I would guess 16*5. Like maybe LDA #0 STA high LDA low STA temp ;save *1 ASL ROL high ;*2 ASL ROL high ;*4 ;carry is clear ADC temp BCC + INC high ;*5 + ;now *16 ASL ROL high ;*2 ASL ROL high ;*4 ASL ROL high ;*8 ASL ROL high ;*16 STA low
Well for low-level stuff, where the multiply will presumably called many times, like in a loop (or nested loops), you might want something faster. If you're multiplying an 8-bit number by 80, and you have 2 pages (512 bytes) of RAM available somewhere, then a look-up table might be better. (definately faster) ;takes 10 to 12 cycles ; .A contains value to multiply tay ;index tables lda loTab80,y ;low byte ldx hiTab80,y ;high byte
For the tables, you would probably want to use .REPT / .FOR / .DO psudo-ops, which vary by assembler.
Because the tables would use 512 bytes, you might want to think of ways to reuse the tables. For example, you could make the tables actually hold value*10 (instead of *80) then you would look up a value in the table and multiply it by 8.
I think *this* table method, or the previous posted code, are rather simple which is what you asked for. There is also generic n-bit multiply routines, and fast-multiply routine, but they are more complex and the fastest (general) multiply method uses 1024 bytes for tables.
I was just thinking, my code in a prior post only uses the .A register, so pretty good for loops, although a bit slow. The code above (in this post) uses all general-purpose registers. Which means you would need to save and restore the X and Y registers in the general case. But below is an alternate version of the table method that only uses .A, it is a bit slower than the table method using X and Y, but faster than adding code to save and restore X and Y. The main restriction is the tables need to be page-aligned; additional issues are the code can't be in ROM, and it is not thread-safe (both because self-modifying code).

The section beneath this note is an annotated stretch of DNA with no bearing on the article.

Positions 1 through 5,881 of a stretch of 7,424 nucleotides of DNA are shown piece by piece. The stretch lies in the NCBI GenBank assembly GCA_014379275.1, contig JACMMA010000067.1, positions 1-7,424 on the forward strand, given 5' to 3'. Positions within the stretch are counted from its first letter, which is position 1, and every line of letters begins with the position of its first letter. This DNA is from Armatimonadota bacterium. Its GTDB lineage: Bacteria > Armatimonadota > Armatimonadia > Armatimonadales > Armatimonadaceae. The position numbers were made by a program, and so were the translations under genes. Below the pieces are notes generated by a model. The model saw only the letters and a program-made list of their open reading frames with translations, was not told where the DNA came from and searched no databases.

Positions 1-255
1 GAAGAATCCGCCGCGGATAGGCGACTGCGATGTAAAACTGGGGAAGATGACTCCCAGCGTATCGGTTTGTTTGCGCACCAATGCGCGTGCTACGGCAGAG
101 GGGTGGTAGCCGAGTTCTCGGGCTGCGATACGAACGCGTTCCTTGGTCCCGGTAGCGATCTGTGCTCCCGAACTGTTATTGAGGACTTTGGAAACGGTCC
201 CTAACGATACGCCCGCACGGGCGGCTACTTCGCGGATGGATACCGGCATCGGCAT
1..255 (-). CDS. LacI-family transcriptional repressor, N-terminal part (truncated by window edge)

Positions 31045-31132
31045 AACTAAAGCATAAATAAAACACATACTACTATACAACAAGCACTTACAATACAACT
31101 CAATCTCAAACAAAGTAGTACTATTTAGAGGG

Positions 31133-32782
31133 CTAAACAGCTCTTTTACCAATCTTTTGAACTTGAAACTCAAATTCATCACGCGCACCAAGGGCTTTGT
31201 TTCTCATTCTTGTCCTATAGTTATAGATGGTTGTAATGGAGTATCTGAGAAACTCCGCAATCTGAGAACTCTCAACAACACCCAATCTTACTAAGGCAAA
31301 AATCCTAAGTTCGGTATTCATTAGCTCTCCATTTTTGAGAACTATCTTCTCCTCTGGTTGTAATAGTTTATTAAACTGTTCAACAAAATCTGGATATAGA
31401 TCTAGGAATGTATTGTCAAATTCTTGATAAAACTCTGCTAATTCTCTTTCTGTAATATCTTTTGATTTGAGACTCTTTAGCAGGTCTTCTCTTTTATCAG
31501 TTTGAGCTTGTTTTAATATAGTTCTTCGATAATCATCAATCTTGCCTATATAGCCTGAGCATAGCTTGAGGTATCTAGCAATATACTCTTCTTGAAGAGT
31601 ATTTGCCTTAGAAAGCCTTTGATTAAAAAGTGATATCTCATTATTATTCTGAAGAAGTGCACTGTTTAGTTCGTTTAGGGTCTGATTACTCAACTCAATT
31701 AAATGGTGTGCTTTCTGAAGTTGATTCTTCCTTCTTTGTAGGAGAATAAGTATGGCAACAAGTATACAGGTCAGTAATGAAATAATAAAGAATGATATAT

;takes 19 or 20 cycles (if 'high' is ZP or not; code not in ZP) ; .A contains value to multiply sta getLo+1 sta getHi+1 getHi: lda hiTab80 sta high getLo: lda loTab80
For comparison, it looks like the original post using only .A takes about 64 cycles, assuming all temporaries are in zero page (or 75 cycles if none are ZP).
Last Edit: Jul 11, 2014 19:31:04 GMT by hydrophilic: added comparison time
Nice idea, C128Man, but I think the OP was interested in speed. Calling the BASIC ROM is *much* slower. But if the goal if minimum code bytes, then calling ROM is a good idea -- thank you!
Thanks for the links, wegi ! The a^2-b^2 code was my first thought too, but for a constant (like 80) a custom solution (above) is faster. But thanks for sharing links... that method is superior in the general case!
I don't have a specific link... I wanted to publish an eBook about the C128 ROM years ago, but the technology at the time was too primitive (and now I'm busy with other things). So I can only suggest looking at some books on BombJack, like the Commodore 128 Programmers Reference Guide (128PRG) written by Commodore or perhaps Commodore BASIC 7.0 Internals.
In short, there is a set of JMP codes into BASIC ROM located in the $af00 page of ROM. These routines can do thinks like math, graphics, and running programs. Obviously you are interested in the math... Anyway, hope this helps!
By the way, the math routines are generally easy to use, but they are VERY difficult to debug, if you are using the built-in Machine Language MONITOR. This is because the MONITOR uses the floating-point-accumulator (FAC) for internal/temporary use. If you want to use the MONITOR while testing the BASIC ROM math code, then you should copy the results of FAC into a safe spot of RAM.